According to the FDA, unnecessary use of antipsychotic medication kills 15,000 nursing home patients every year. Of all the drugs used as chemical restraints, antipsychotics are the most widespread and may be the most dangerous.

The federal government has previously caught drug manufacturers improperly promoting their antipsychotic drugs for use in nursing homes. (See here and here.)

Before nursing homes can give residents antipsychotics, new federal guidelines require doctors to diagnose them with at least one of three mental illnesses, the most common being schizophrenia.  A WFAA analysis of nursing home data shows that, after this new rule, the number of residents diagnosed with schizophrenia has skyrocketed 26 percent.  Schizophrenia develops in a patient’s early 20s, not later in life, experts say.

Various healthcare officials and advocates, when reached for comment, have found WFAA’s findings troubling:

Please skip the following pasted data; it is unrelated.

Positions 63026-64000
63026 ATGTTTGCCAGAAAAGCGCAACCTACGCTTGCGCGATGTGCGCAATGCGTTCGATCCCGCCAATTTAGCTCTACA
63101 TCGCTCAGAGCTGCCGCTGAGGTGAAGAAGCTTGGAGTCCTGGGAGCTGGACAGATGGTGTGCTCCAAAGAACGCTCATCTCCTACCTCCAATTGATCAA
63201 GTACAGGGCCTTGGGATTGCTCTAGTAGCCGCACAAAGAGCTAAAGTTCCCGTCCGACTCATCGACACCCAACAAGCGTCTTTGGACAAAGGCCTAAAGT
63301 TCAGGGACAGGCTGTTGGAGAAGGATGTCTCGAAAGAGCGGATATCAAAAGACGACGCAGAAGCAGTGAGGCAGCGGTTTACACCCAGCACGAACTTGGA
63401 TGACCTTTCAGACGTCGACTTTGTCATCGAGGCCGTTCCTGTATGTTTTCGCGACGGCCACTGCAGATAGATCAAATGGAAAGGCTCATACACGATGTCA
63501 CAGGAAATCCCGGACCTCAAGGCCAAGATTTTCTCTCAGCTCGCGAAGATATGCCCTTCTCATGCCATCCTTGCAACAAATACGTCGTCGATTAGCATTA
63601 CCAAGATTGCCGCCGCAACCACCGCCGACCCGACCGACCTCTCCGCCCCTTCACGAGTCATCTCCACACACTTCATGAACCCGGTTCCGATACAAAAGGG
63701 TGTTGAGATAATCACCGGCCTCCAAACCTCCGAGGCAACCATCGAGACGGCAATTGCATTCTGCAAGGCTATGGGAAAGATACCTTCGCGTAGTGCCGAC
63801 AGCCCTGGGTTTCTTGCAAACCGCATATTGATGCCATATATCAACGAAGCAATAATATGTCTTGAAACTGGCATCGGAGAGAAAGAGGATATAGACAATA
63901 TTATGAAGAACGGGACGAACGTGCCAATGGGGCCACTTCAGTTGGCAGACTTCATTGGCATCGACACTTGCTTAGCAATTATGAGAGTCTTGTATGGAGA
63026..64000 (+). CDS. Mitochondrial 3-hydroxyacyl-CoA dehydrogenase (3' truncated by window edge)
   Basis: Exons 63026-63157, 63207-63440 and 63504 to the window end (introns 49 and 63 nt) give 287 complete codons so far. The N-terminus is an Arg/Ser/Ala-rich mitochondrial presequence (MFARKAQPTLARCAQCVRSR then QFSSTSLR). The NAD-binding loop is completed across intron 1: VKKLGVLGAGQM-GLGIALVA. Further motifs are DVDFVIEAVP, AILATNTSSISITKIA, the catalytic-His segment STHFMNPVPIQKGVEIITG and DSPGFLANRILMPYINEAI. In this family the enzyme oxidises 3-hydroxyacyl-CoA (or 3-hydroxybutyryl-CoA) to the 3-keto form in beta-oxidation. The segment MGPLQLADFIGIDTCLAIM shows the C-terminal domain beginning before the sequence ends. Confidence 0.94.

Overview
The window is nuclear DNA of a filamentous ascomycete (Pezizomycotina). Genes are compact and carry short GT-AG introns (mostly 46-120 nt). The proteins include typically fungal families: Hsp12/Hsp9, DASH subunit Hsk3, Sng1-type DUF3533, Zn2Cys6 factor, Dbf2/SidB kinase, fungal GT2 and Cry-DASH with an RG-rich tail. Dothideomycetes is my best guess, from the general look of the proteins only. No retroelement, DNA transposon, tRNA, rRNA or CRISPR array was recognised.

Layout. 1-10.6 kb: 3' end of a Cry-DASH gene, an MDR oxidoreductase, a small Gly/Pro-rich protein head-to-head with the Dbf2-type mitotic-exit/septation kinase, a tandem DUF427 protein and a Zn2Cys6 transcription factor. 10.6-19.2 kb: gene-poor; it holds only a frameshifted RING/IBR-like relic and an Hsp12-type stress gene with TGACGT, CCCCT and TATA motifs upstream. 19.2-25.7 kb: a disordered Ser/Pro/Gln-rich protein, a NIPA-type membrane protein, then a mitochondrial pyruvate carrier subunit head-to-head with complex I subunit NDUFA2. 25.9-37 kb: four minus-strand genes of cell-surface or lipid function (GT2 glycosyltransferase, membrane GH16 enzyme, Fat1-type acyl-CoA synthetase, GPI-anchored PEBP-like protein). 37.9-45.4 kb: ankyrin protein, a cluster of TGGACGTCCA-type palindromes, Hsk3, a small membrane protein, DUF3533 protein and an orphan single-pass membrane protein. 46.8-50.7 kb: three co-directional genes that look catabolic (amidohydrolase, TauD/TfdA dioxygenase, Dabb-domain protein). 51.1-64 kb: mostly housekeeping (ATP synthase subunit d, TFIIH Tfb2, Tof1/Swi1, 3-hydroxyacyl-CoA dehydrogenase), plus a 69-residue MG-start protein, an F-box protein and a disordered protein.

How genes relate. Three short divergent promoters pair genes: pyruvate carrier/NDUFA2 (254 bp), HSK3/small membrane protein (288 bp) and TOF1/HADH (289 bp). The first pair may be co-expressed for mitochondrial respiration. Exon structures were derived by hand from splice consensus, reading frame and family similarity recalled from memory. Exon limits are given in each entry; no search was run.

“There’s no doubt that it raises a big red flag,” said Amanda Fredriksen, AARP Texas director of advocacy and outreach. “It’s pretty disturbing when people are that motivated to drive their numbers down to falsify medical records or to make up diagnoses. But to the extent that that’s happening, that’s a real serious issue.”

Dr. Daniel Pearson, head of psychiatry at Methodist Hospital, questions a first-time schizophrenia diagnosis of an elderly nursing home resident. He said such a diagnosis, especially to sedate, may be inappropriate, and possibly dangerous.  “Does that surprise me? No. Are those diagnoses legitimate? Probably not,” Dr. Daniel Pearson told WFAA.  “If you are using it just to keep people quiet, there are significant risks that are associated with that…increased risk of cardiac death, increased risk of falling, breaking a hip,” added Dr. Pearson, who spent a decade as a psychiatrist in nursing homes.

About 70 percent of a nursing home’s expenses are staffing,” said attorney Ernest Tosh, who handles nursing home lawsuits. “So, if they can cut back on staffing, they can directly increase their profitability.”

Last year, the state of Texas warned nursing home administrators about inappropriately drugging residents.

That same watchdog created this brochure to inform nursing home residents about the dangers of them being inappropriately drugged.

Here is a link to federal government regulations dealing with medication administration and monitoring – see p. 505.

Watch a 2011 U.S. Senate hearing on antipsychotic drug use in nursing homes.